Families Impacted by Incarceration: Working with Families

Resources for Working with Families

Little Children, Big Challenges: Incarceration, Sesame Street Little Children
This toolkit, developed by Sesame Street, provides kid-friendly videos and activities to help young children (3-8) express and deal with the emotions involved when a parent is incarcerated. This set of resources includes:

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In My Family [PDF], Sesame Street
A comic book format resource specifically for children and their caregivers to support the conversation about the emotional impact of incarceration on the child.

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Little Children, Big Challenges [PDF], Sesame Street
A brochure for caregivers.

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Sesame Street Videos [Video], Sesame Street
A set of video segments with Sesame Street characters discussing what it feels like to have a parent who is incarcerated.

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Books for Children of Incarcerated Parents, The Sentencing Project
This page provides a list of book recommendations for children dealing with the issue of parental incarceration. Each book recommendation provides a brief description and guidance on age appropriateness.

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How to Explain Jails and Prisons to Children: A Caregiver's Guide [PDF], California Department of Corrections and Rehabilitation and Friends Outside
A leaflet written for parents and caregivers of children to facilitate communication about the feelings and emotions that may be experienced by kids of incarcerated parents. Information is provided in a straightforward way that is appropriate for younger audiences. This guide answers many frequently asked questions of children and their caregivers and provides contact info, such as phone numbers and Internet links, for further resources.

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Visiting Mom or Dad: The Child's Perspective [PDF], Ann Adalist-Estrin, Children of Prisoners Library, Family and Corrections Network
A useful tool for caregivers on prepping kids before a visit. It includes nine pages of advice and tips, including a development guide that allows a caregiver to plan the visit based on the child's age.

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Visiting Tips for Families: Supporting Children Visiting Their Parents [PDF], NYC Initiative for Children of Incarcerated Parents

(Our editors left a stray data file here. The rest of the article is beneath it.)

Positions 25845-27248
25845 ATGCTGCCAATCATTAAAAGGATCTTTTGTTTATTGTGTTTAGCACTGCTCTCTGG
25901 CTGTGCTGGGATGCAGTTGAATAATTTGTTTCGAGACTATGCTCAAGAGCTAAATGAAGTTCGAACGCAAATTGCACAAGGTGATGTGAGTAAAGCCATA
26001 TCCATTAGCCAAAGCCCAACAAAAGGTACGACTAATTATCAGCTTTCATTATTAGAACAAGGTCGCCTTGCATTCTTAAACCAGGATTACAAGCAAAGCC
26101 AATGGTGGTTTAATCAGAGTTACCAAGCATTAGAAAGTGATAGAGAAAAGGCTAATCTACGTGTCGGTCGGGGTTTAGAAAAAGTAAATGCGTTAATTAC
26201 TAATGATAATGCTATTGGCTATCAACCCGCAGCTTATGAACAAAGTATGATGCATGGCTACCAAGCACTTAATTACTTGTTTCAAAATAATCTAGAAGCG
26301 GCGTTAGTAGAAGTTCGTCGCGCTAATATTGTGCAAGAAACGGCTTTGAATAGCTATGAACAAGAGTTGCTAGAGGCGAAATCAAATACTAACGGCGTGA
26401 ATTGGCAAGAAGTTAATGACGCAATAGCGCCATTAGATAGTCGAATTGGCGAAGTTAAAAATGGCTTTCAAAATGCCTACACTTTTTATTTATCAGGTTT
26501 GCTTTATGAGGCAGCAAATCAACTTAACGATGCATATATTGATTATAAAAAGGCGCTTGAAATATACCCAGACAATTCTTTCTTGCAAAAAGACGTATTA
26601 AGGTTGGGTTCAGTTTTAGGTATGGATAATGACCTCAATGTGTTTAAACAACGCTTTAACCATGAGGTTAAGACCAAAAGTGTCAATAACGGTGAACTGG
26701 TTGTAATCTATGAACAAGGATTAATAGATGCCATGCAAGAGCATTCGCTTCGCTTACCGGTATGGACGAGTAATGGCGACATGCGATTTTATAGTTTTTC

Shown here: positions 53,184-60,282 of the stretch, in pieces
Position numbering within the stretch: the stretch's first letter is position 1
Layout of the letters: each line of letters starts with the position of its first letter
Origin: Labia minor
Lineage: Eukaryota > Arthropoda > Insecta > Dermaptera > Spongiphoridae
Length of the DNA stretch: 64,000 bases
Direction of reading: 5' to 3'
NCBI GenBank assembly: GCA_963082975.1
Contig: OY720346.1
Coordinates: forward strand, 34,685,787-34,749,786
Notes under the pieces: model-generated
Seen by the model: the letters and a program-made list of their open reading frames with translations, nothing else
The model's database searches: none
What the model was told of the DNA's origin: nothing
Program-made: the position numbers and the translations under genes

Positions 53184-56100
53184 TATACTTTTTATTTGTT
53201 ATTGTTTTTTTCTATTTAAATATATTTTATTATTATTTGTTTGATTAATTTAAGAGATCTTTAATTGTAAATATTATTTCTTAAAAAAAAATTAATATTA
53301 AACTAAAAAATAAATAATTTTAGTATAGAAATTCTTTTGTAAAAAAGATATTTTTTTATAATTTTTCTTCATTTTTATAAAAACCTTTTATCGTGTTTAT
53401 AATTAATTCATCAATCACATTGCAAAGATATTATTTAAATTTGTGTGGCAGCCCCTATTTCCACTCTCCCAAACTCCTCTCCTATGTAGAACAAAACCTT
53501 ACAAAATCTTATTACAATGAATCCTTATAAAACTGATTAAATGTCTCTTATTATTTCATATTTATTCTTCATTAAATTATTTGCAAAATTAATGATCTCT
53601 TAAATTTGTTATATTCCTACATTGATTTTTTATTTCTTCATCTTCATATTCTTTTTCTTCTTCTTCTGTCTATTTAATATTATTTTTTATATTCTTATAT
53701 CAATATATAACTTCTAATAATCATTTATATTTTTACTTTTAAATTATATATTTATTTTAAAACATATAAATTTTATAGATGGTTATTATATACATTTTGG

This guide provides practical advice on what to tell children, how to prepare them, and thinking about what happens after the visit.

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Tip Sheet for Incarcerated Parents: Planning for a Visit from Your Child/Children [PDF], www.youth.gov
In contrast to other visit tip sheets listed, this provides guidance specifically to the incarcerated parent on how to plan for and support their child during a visit.

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Family Law Handbook [PDF] (Women, Incarceration and Family Law Project)
Coming from Yale Law School, this handbook spans over 90 pages of information on parenting rights when incarcerated. There are four sections: 1. the incarcerated parent's rights regarding his or her child or children; 2. child support; 3. marriage and divorce while incarcerated; and 4. passing down property by inmates, including preparing wills. This document is focused upon Connecticut law but, it can be useful resource for anyone interested in the legal issues for incarcerated parents.

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Bill of Rights for Children of Incarcerated Parents [PDF], San Francisco Children of Incarcerated Parents Partnership
This document is widely used and referenced among those working with families impacted by incarceration. It describes a set of rights regarding children of incarcerated parents as well as an agenda for action for these minors. There is a description of the realities of how incarceration of parents affects children, as well as individual information about each right, how it applies and individual stories of children affected by their parent's imprisonment.

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Parenting Inside Out, Parenting Inside Out®
The Parenting Inside Out® program is an evidence-based parenting skills training program developed for criminal justice involved parents. The prison parenting program is appropriate for both incarcerated mothers and incarcerated fathers who are parenting from prison. The community version is appropriate for parents on parole or probation.

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Fathers for Life, Office of Head Start, Administration for Children & Families, U.S. Department of Health and Human Services
This includes training materials and tools for working with families who have a father that is incarcerated or on probation or parole.